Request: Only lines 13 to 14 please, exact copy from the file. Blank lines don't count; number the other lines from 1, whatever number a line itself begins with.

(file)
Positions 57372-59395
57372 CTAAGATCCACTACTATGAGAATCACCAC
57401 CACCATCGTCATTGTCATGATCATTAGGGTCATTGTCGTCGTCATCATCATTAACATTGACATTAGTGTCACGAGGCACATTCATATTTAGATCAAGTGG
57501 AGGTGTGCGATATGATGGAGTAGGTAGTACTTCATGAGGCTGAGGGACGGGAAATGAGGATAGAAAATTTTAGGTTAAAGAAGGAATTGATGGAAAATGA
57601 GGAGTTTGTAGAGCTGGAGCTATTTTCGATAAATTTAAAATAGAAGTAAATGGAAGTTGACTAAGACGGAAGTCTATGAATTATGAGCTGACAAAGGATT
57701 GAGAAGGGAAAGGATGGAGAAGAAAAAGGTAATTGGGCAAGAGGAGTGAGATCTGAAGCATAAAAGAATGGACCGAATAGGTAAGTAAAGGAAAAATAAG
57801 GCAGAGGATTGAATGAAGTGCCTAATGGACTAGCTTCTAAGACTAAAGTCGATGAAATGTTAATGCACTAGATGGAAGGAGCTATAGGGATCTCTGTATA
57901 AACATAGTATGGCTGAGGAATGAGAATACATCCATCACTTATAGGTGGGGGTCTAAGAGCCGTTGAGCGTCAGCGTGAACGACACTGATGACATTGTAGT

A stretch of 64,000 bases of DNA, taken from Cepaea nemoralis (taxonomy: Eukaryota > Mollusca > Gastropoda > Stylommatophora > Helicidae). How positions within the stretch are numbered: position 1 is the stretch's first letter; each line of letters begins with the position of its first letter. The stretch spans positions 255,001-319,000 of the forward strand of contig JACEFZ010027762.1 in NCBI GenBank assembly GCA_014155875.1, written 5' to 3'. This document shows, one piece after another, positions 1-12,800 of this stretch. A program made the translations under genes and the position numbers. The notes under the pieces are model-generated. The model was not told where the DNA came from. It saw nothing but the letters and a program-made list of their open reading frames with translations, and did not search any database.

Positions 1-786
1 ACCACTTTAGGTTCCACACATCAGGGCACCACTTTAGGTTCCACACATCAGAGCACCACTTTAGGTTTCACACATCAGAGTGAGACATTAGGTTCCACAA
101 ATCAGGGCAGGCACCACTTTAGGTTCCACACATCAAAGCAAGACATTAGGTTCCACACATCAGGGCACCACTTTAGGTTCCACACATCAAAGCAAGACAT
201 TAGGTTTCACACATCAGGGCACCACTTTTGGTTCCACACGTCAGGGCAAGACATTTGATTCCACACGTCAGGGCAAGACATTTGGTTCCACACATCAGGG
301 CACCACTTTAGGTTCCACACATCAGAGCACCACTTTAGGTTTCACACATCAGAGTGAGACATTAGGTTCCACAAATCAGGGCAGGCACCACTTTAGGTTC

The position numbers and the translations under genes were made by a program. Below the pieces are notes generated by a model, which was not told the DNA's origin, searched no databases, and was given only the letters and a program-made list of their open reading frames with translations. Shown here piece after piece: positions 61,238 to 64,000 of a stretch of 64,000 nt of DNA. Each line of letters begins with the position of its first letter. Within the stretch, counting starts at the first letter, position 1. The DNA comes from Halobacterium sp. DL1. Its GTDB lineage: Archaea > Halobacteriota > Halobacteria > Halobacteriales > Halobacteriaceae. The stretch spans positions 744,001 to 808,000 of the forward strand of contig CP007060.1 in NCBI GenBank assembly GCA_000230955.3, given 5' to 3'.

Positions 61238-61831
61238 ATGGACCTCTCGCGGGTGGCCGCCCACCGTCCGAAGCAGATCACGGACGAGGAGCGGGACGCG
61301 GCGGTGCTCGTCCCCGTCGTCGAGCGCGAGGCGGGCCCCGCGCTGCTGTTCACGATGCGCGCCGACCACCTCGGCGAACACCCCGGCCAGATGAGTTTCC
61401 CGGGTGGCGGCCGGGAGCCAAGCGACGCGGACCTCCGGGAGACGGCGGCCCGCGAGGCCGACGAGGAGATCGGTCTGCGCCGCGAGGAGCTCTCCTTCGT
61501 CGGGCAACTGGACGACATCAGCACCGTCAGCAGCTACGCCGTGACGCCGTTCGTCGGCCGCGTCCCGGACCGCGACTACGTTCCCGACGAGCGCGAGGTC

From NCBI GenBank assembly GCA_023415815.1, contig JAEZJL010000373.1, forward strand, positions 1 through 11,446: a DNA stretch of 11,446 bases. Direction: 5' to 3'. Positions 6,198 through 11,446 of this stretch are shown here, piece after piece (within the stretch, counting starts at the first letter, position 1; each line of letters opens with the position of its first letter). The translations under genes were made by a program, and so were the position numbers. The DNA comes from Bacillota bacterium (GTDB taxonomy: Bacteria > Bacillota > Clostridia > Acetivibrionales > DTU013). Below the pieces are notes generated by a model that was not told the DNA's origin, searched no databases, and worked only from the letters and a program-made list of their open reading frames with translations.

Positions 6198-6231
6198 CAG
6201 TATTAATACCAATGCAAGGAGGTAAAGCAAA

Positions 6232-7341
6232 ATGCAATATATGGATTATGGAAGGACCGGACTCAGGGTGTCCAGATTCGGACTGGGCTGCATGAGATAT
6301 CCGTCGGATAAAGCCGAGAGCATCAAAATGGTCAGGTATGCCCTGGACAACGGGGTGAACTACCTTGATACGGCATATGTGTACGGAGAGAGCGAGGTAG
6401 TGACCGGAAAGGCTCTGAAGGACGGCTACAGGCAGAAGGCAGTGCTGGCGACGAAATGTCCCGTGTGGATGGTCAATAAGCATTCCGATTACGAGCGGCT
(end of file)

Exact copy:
201 TAGGTTTCACACATCAGGGCACCACTTTTGGTTCCACACGTCAGGGCAAGACATTTGATTCCACACGTCAGGGCAAGACATTTGGTTCCACACATCAGGG
301 CACCACTTTAGGTTCCACACATCAGAGCACCACTTTAGGTTTCACACATCAGAGTGAGACATTAGGTTCCACAAATCAGGGCAGGCACCACTTTAGGTTC